The carbon emissions of any one person are minute in the context of global climate change. And yet, in aggregate, in the developed world at least, our environmental footprints give rise to the host of problems faced today: we are all a small part of something bigger.
The recognition of the importance of individual actions has led to a growing number of studies examining the personal and structural determinants of environmentally-significant behaviour. Related research has sought to influence or intervene in ways that lead to more sustainable behaviours and ways of life.
From the perspective of individual psychology, one of the clearest determinants of environmentally-friendly personal action is an intention to act in this way. This might sound obvious, but it’s important to reflect that most of us, most of the time, don’t actually pay conscious attention to the relevance of our actions for climate change. In the course of a normal day, how often does this consideration cross your mind?
Where such ‘pro-environmental’ intention is evident, this is typically a product of multiple precursors relating to a person’s values, beliefs, and attitudes. The extent to which a person feels they have control over their actions is a key factor here. For example, if people think that there are feasible alternatives to driving then they may be inclined to use them; by contrast, if a person feels they have little choice but to use a car, they are more likely to continue to do so.
Another key influence on environmentally-friendly behaviour is whether a person holds a positive or negative opinion about the specific action in question: our attitudes exert an important sway over our actions. In the case of transport, again, a person might know that a regular bus passes right by their house and to their place of work – but if they hold a negative view of public transport, they may still be unwilling to make use of it.
The influence of personal and social expectations is also incorporated in several models of pro-environmental behaviour. The sense that undertaking an action – or refraining from doing so – is morally the right thing to do, affects individual behaviour. These ‘personal norms’ are in turn underpinned by our more deeply-held values, including the extent to which a person emphasises regard for other people and the environment in their personal value system, versus an emphasis on their own interests. In her 2013 paper, Rachel Howell concludes that for those with particularly strong commitments to live a low-carbon lifestyle, this was typically founded on motivations and concern about other people, rather than by a concern about the ‘environment’ in itself. We discuss the role of values, worldview and ideology in more detail in an upcoming blog.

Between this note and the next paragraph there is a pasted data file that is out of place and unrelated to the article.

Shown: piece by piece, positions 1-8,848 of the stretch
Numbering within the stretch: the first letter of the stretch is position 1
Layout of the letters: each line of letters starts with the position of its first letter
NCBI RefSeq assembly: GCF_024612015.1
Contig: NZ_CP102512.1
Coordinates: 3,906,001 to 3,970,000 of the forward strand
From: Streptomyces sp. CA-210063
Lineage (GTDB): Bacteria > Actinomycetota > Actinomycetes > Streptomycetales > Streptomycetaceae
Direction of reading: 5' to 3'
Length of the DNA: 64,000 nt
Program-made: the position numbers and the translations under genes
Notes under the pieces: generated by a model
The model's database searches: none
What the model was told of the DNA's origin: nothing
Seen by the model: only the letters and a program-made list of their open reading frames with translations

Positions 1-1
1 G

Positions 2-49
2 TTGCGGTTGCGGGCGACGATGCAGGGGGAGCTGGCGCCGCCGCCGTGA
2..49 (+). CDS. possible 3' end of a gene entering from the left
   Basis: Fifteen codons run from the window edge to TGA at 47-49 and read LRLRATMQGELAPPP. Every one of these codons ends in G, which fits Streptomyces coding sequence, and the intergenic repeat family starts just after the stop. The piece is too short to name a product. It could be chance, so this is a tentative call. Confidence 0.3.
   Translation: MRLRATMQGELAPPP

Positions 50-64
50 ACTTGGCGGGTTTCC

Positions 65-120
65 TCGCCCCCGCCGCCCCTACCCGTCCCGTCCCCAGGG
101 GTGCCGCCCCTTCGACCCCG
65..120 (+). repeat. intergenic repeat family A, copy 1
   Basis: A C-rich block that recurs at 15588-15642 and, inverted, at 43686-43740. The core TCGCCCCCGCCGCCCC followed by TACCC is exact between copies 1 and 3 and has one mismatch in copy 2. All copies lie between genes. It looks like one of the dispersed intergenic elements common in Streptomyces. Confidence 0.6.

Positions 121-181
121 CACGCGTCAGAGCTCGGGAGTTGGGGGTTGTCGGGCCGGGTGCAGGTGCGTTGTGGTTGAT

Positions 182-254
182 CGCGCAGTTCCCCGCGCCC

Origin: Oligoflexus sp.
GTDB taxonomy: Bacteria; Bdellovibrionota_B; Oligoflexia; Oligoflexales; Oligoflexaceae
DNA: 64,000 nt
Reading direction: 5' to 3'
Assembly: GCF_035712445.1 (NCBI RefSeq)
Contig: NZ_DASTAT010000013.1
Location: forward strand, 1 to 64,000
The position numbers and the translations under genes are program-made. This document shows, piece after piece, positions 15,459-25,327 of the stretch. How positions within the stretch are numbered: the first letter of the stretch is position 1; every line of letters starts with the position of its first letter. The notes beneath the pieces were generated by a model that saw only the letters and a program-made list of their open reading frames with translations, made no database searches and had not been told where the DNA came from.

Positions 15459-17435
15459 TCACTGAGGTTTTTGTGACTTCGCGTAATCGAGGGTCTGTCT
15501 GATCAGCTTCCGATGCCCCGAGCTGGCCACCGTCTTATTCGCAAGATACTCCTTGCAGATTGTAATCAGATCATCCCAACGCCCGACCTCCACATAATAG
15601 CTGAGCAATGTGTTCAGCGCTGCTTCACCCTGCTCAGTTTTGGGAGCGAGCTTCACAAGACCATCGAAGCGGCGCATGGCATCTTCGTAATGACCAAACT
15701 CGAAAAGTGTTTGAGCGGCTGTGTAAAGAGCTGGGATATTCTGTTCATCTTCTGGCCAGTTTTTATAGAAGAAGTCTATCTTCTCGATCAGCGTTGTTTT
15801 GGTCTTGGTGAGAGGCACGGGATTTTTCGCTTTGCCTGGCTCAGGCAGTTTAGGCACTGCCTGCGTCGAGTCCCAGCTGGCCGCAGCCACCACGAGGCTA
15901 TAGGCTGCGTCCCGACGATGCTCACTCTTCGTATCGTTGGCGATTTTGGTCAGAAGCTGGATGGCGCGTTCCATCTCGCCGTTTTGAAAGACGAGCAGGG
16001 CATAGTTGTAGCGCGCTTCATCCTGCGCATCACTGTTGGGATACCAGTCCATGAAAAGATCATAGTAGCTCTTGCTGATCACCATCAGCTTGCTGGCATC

As well as the individual expectations we have of ourselves, what we perceive to be the expectations of others has the potential to affect whether or not we adopt environmentally-significant behaviours. In cases where there is a strong social norm to act in an appropriate way (e.g. recycling) this can be influential; however, many other actions arguably have little or no perceived social pressure attached to them for most people (e.g. avoiding eating meat or flying). Indeed, some studies have drawn attention to the tendency of many campaigns and research studies to focus on simpler but less-impactful behaviours, rather than those actions which might be more important but which are typically overlooked.